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Elliot Olsen has more than 20 years’ experience representing people harmed by Salmonella, and he has regained millions of dollars in compensation. If you or a family member became sick because of contaminated pet food, please call Elliot at 612-337-6126, or complete the following:

The Minnesota Departments of Health (MDH) and Agriculture (MDA) announced Friday that they are investigating two cases of Salmonella illnesses contracted by children in the Twin Cities area. The children became ill after contaminated pet food was consumed by pets in their home.

Both children were sickened in January. One infection resulted in osteomyelitis, a painful bone infection that required hospitalization. The child  is recovering at home.

The same strain of Salmonella Reading that sickened the two children was found in samples of Raws for Paws Ground Turkey Food for Pets tested by both the MDA and MDH.

The contaminated pet food was produced last Oct. 12. It was sold online on the Raws for Paws website.

The product was recalled Monday by the Minneapolis-based manufacturer. Consumers who purchased directly from Raws for Paws were notified of the recall. Some consumers, however, might not realize they have recalled product at home.

The product is packaged into 1- and 5-pound sealed plastic tubes known as chubs. The chubs are packaged into regular Turkey Pet Food cases with case codes of 9900008, 9900009. The chubs also are packaged into Pet Food Combo Pack cases, which contain a variety of pet food products, with case codes 9900014 and 9900015. The recalled lot codes and the manufacturing dates are printed on the cardboard case label.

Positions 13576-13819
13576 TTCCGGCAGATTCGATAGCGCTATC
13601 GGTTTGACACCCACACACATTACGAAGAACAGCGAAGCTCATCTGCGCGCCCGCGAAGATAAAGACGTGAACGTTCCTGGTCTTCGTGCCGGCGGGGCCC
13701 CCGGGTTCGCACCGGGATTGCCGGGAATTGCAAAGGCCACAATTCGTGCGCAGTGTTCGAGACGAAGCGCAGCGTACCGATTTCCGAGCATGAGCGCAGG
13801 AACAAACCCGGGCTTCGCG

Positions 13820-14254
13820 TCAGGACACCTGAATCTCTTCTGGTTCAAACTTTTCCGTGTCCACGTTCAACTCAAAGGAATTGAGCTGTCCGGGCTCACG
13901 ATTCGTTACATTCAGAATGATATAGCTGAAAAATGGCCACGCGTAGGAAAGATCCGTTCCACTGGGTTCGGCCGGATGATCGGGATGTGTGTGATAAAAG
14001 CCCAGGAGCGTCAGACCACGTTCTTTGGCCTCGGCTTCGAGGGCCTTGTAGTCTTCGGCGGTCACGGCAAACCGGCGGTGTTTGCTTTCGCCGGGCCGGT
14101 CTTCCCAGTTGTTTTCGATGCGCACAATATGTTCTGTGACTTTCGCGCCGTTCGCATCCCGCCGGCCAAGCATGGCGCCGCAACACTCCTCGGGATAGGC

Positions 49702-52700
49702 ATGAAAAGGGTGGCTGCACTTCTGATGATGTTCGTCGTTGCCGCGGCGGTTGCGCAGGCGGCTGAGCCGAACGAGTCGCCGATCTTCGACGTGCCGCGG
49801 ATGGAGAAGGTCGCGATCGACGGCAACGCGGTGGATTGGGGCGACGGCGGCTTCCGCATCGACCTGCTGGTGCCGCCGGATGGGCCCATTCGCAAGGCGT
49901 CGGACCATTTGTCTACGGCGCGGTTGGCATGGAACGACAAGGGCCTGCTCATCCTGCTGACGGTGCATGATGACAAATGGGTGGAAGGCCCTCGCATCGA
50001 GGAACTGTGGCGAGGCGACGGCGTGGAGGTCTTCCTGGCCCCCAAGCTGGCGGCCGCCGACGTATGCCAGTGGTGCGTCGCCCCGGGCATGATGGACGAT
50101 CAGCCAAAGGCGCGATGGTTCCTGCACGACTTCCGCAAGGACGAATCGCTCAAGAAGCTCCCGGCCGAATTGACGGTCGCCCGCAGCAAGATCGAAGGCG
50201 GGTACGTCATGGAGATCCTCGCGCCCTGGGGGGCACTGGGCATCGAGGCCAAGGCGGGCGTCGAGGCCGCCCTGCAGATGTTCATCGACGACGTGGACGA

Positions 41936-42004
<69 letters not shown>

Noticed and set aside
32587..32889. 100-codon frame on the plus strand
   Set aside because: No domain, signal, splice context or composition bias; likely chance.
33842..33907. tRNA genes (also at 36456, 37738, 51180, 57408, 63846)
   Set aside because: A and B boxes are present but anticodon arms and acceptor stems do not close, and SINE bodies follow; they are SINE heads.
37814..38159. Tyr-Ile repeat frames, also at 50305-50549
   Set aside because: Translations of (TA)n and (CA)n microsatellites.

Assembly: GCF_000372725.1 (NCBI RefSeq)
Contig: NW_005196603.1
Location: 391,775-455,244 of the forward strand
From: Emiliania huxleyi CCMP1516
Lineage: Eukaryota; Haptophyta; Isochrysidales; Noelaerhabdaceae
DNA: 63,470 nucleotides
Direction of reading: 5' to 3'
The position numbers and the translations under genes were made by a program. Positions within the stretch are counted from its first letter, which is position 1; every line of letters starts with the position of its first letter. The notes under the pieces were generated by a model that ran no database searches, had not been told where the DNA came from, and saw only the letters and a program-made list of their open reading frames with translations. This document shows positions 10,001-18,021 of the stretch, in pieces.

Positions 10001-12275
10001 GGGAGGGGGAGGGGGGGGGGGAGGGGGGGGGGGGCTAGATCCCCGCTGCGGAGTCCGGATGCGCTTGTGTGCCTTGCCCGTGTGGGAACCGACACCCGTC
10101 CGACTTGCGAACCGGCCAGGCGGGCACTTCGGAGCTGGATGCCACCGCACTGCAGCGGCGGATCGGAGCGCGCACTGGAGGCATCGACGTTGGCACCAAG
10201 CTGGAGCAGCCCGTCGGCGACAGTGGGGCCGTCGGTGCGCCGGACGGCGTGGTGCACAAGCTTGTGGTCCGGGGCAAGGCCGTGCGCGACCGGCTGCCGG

Any affected lots should be returned to the company or discarded.

Contaminated pet food

Contaminated pet food produced by Minneapolis-based Raws for Paws sickened two children in the Twin Cities area with Salmonella.

Contaminated pet food: Osteomyelitis

When Salmonella spreads to other parts of the body through the bloodstream, serious complications can occur. Osteomyelitis is one such complication.

According to WebMD, osteomyelitis is usually acute when it develops in children and usually shows up in their arm or leg bones. Acute osteomyelitis develops rapidly over 7-10 days.

The symptoms for acute and chronic osteomyelitis are similar. Symptoms include:

  • fever, irritability, and fatigue
  • nausea
  • tenderness, redness, and warmth in the area of the infection
  • swelling around the affected bone
  • lost range of motion.

Treatment usually involves surgery to remove portions of bone that have died. Surgery is then followed by strong antibiotics, often by an IV, for at least six weeks.

Contaminated pet food: Stay clean

Pet food dishes, floors, and the area around feeding stations should be cleaned and disinfected. Salmonella bacteria can survive for weeks on surfaces in the home, which can serve as a continuing source of infection.